The cover photo on this issue is actually from 2010 when Bert Colbert obtained his Hydra Sports, later to be named Bankers Hours. The eucalyptus trees north of the Coast Guard station are always a great backdrop for photographs.
Congratulations to Jimmy Yarnall who was appointed to the PFMC Salmon Advisory Subpanel. That leaves Bob Smith as HASA’s lead salmon representative and an opening for another rep. It is good to know we have great people working to maintain a sustainable recreational salmon fishery.
Unfortunately we have to announce the resignation of HASA Director Jed Douglas. Jed has accepted a position in Marin County and will be living in the San Francisco Bay Area. He plans to return to Humboldt County in about 10 years and wants to return to service with HASA. We thank Jed for his valuable contribution and will welcome him back in 10 years.
The Trinidad Pier Youth Fishing Tournament was a huge success with 96 kids participating. Here is the news release provided by Ken Jones.
It was windy the night before but Sunday, September 25, 2016 turned out to be a beautiful day at Trinidad, the small town located on California’s scenic redwood-forested, northwest coast just 24 miles north of Eureka. It was a perfect day to go fishing!
Free loaner rods and reels, free terminal tackle, free bait, free hot dog lunches, raffle prizes, and a winner in each age group helped generate excitement. In response, 96 youngsters turned out to enjoy the short-sleeve weather and fishing which, although a little slow, did produce a variety of fish—cabezon, buffalo sculpin, kelp greenling, and shiner perch.
As at the previous tournaments, a large group of parents and friends, estimated at 200+ people (not counting dogs) also attended making this a true family event, one full of smiles and good-will.
Each age group had a winner with each winner receiving a trophy, a beautiful certificate from the International Game Fish Association (IGFA), and an autographed copy of Pier Fishing in California by Ken Jones
Age group winners: 3-5-year-old winner—Malaki Costa (Trinidad); 6-year-old winner—Sonny Hopper (McKinleyville); 7-year-old winner—Dylan Collart (McKinleyville); 8-year-old winner—Jasiah Wheeler (Trinidad): 9-year-old winner—Jocelyn Sundberg (McKinleyville); 10-year-old winner— Emma Sobehrad (McKinleyville); 11-year-old winner—Gabriella Davidson (Trinidad): 12-year-old winner—Andrew Leverett (Eureka); 13-year-old winner—Devon Rodriguez (Trinidad); 14-year-old winner—Alaura Romo (Eureka); 15-year-old winner—Cameron Romo (Eureka). Four of the winners were repeat winners—Malachi Costa who won in 2014, Sonny Hopper, Jocelyn Sundberg and Alaura Romo who won or tied their age group divisions in 2015.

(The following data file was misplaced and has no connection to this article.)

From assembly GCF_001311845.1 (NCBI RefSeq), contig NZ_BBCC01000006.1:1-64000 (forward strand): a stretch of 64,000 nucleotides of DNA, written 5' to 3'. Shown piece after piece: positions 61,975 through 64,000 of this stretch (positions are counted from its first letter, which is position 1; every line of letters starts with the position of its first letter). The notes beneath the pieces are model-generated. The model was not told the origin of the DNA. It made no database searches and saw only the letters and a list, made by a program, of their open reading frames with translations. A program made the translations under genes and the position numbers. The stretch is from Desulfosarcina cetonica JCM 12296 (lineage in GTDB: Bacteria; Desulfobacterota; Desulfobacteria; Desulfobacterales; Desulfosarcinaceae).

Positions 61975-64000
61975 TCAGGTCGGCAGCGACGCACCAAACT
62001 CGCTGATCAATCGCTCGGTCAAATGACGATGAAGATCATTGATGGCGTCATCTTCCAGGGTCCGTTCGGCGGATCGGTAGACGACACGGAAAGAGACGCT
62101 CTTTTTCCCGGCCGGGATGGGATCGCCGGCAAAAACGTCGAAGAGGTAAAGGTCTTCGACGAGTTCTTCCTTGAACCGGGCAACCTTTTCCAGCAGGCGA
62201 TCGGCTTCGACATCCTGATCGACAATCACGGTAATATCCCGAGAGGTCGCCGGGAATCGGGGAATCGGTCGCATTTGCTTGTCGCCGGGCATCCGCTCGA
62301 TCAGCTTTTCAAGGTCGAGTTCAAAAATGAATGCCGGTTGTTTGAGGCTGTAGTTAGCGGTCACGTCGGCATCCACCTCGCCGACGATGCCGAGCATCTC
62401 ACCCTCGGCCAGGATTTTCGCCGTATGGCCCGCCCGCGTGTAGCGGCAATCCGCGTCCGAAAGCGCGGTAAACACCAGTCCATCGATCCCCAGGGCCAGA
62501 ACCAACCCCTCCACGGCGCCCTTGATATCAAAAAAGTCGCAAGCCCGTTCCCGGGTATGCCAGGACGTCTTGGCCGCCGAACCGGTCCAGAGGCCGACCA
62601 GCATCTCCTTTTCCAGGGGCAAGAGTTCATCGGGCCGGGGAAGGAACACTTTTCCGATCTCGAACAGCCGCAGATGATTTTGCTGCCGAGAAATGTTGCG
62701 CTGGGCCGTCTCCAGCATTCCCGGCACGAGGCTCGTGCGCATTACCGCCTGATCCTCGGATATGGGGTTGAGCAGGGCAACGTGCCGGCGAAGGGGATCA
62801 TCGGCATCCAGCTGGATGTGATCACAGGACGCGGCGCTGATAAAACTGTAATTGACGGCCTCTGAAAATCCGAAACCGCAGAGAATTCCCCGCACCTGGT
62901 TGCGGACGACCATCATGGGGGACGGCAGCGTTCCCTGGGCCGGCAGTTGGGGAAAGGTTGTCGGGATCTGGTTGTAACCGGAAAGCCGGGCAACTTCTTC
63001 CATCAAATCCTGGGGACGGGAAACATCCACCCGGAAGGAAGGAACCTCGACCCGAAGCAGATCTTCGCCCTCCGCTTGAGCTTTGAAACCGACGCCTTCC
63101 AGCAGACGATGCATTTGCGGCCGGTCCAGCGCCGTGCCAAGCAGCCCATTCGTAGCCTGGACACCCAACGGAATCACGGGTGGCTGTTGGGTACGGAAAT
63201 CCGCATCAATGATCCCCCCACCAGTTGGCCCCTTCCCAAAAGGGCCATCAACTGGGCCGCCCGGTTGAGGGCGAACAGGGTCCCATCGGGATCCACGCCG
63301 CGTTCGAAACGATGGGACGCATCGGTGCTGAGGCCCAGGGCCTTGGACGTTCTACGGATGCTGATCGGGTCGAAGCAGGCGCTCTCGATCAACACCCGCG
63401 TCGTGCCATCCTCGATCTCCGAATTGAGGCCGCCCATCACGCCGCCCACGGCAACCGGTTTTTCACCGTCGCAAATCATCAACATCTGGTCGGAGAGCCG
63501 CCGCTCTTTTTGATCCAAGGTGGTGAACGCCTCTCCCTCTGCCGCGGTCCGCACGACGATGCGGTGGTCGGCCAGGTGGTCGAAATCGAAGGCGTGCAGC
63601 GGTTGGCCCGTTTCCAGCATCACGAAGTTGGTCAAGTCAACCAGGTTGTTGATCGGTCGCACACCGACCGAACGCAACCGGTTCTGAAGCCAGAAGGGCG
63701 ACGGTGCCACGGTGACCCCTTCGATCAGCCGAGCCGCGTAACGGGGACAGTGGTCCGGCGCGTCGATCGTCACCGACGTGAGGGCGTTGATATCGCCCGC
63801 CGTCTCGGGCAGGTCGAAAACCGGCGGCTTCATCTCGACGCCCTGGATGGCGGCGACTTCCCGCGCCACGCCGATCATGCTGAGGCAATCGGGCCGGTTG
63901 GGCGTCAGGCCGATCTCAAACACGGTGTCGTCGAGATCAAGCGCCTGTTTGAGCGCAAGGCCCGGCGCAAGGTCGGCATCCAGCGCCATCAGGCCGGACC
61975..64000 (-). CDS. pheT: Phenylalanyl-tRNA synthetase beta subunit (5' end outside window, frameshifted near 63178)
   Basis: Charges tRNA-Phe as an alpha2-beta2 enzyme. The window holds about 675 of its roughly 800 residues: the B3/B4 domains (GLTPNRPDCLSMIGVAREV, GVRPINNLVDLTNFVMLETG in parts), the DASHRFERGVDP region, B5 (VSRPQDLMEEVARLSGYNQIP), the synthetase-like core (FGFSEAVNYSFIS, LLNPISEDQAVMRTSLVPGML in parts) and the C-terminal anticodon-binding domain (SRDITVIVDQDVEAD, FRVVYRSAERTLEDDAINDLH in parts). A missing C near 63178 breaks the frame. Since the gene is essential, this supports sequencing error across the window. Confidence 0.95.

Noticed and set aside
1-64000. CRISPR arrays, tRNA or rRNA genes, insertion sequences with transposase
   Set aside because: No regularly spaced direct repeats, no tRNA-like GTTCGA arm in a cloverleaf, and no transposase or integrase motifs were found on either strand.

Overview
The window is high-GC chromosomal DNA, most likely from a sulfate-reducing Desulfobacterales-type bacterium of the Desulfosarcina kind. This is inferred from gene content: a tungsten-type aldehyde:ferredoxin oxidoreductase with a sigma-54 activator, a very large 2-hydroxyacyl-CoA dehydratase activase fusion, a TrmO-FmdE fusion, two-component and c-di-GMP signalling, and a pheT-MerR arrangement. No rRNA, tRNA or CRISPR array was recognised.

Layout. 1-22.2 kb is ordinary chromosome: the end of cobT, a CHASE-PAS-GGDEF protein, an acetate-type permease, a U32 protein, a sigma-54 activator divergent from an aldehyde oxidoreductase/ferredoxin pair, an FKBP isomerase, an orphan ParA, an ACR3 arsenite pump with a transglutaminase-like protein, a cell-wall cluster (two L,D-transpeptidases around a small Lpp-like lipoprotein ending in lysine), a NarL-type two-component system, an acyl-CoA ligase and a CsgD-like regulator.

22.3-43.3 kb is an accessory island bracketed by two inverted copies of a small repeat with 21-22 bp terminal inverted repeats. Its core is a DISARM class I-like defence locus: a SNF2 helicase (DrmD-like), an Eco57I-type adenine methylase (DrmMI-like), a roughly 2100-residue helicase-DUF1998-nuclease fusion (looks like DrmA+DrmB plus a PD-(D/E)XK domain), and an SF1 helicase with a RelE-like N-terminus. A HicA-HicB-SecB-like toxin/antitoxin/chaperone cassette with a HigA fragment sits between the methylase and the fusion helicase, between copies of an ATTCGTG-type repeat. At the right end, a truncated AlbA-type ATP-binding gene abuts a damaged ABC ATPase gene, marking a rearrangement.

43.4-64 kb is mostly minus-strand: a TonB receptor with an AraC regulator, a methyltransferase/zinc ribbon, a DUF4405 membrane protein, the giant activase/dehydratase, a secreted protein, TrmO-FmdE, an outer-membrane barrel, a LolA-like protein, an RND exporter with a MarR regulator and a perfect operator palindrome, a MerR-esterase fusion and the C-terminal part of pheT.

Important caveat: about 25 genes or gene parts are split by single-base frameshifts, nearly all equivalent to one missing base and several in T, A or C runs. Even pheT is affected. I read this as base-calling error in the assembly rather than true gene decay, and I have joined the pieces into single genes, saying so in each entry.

Donating money, food and gifts for the meals, insurance and prizes was a variety of different groups and businesses—Cher-Ae Heights Indian Community of the Trinidad Rancheria, Humboldt Area Saltwater Anglers (HASA), Pacific Outfitters, United Pier and Shore Anglers of California (UPSAC), Ken Jones—Pier Fishing in California (pierfishing.com), and Ed Roberts. A custom built rod made by Dan Troxel of BassMan Dan’s Custom Fishing Rods was raffled off with proceeds going to help pay next year’s costs.
Organizers were Ed Roberts of the California Fish and Wildlife Department, Ken Jones of United Pier and Shore Anglers of California (UPSAC) and pierfishing.com, and Grant Roden of the Cher-Ae Heights Indian Community of the Trinidad Rancheria.
Helping out at the event were a number of different people, especially a group from the California Department of Fish and Wildlife—Mary Patyten, Carrie Wilson, Dan Troxel, Dustin Hixon, Matt Wells, Dave Walker, Rob Mengel and Ed Roberts.
HASA President Scott McBain gave a presentation on the Pacific halibut allocation to the Fish and Game Commission at a public meeting in Eureka on October 19th. He did a great job explaining the history and how California got shorted when the total available biomass was raised by 170,000 pounds based on IPHC surveys conducted off the California coast. The California catch share was only raised 3,000 pounds with the rest of area 2A getting their percentage totaling 167,000 pounds. The sleight was lost on the Commissioners because CDFW Director Chuck Bonham pointed out what he thought was a huge success when we went from 1% to 4% before the IPHC surveys. He credited the work of CDFW personnel and the work of HASA to get that original increase but did not think there was a chance of getting more. He indicated that CDFW would not even try without more science and economic studies. Tom Marking spoke on the subject last and explained further the lost opportunity, where we could have received the increase we want and all of 2A would still have received increases. That is water under the bridge. Now any increase we receive will have to come from some other group’s allotment. Future decisions will likely be purely political.